Glimpse behind the scenes of a Dickens show
DAVID Copperfield was one of the surprises waiting to greet members of the public who went backstage at Whitstable's Playhouse Theatre. During a two-hour "open day" on Saturday morning, the High Street theatre opened its doors as part of its 30th anniversary celebrations.
More than 60 visitors wandered into the foyer to be met by costumed members of the Lindley Players.
The actors were preparing for their production of the Charles Dickens' classic David Copperfield which opens tomorrow night (Friday). Among them was David Rogers, 20, who is taking the lead.
He admitted: "It is my biggest role. I spend virtually the entire first act on stage."
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Joining him will be real-life girlfriend Jane Cottrell as Dora. The pair met during a production of The Importance of Being Earnest last year.
David, who lives in Whitstable and works in the music department of Simon Langton Girls' Grammar School, Canterbury, said: "It is fun working with Jane. Touch wood, we haven't had any rows yet!"
Also hosting the free tours was Alison Cook, wife of Herne Bay city councillor Andrew Cook. She is playing Betsy Trotwood, Copperfield's eccentric aunt.
Alison said: "I have only been in the Lindleys for a year. I am also in the Playmakers at Herne Bay but wanted to broaden my experience."
Visitors to the theatre were taken on a tour of the theatre's stage where designer Chris Coates and Darren Simpson were adding the finishing touches to the Copperfield set.
Faversham-born Chris, a former member of soul band Rubber Biscuit and now leader of Kit Curtis and the 3Bs, said: "Set-builder Peter Harrington has done a great job bringing my design to life."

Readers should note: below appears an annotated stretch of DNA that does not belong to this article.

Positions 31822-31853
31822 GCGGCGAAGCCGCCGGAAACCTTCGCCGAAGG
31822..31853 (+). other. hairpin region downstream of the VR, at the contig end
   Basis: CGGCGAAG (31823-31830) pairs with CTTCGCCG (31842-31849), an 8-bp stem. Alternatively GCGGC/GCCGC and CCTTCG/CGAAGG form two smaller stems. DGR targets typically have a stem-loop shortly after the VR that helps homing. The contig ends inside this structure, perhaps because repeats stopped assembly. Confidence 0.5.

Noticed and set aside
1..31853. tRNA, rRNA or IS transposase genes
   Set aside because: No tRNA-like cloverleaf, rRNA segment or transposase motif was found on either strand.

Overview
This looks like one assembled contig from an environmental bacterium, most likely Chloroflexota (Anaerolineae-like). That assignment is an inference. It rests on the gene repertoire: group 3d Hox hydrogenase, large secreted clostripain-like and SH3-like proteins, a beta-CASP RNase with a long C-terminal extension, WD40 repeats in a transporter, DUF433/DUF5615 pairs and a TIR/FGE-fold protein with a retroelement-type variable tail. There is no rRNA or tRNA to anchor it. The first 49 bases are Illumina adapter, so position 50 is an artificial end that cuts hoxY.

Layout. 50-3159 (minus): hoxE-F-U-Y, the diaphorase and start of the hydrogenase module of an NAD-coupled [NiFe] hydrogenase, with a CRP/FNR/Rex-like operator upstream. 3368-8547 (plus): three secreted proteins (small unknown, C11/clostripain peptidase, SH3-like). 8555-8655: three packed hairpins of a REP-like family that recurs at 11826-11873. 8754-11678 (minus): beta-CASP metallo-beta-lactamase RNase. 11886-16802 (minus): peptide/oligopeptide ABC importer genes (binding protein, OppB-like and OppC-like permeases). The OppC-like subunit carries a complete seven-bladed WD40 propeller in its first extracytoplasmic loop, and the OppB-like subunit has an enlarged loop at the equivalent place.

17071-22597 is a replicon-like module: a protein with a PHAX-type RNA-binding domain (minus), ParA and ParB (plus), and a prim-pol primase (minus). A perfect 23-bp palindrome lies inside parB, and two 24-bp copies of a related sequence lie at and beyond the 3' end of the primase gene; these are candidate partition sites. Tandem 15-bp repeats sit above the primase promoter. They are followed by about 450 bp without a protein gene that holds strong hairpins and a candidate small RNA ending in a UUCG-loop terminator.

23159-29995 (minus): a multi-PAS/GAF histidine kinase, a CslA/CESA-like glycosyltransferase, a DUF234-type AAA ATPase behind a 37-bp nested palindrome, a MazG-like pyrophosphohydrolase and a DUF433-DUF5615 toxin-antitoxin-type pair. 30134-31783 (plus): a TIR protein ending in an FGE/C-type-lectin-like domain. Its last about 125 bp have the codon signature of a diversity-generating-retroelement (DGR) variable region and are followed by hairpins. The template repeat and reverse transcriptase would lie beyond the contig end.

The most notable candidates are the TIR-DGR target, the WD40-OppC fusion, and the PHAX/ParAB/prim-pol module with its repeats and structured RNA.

The set includes a specially-reinforced raised section at the back on the stage, secret sliding panels and a bed on castors which transforms into a coffin.
Also on show were the fully-equipped workshop where the sets are built and the theatre's huge wardrobe store.
Those who managed the climb to the back of the theatre were shown demonstrations of the computer-controlled state-of-the-art sound and lighting systems.
In the dressing room, Stuart Webb was demonstrating the latest horror make-up techniques on his niece Stephanie Barry, 23. She normally treats real wounds as a health care assistant at the Estuary View, Whitstable and Chestfield surgeries.
Stuart extended her cheeks, painted her teeth, gave her a false nose, added rubberised wounds and then asked her to spit out fake blood.
He said: "I often make my own blood from golden syrup, Camp coffee, lashings of food colouring and sometimes a dash of washing-up liquid."
Theatre spokesman Peter Bressington said: "We were delighted with the response. We normally only open the theatre as part of national Heritage Days."
Proceeds from Saturday's matinee will go to the charity Pilgrims Hospices, which is also celebrating its 30th anniversary. David Copperfield runs to Saturday and then next week, Tuesday to Saturday. It is entered in the Kent Drama Festival.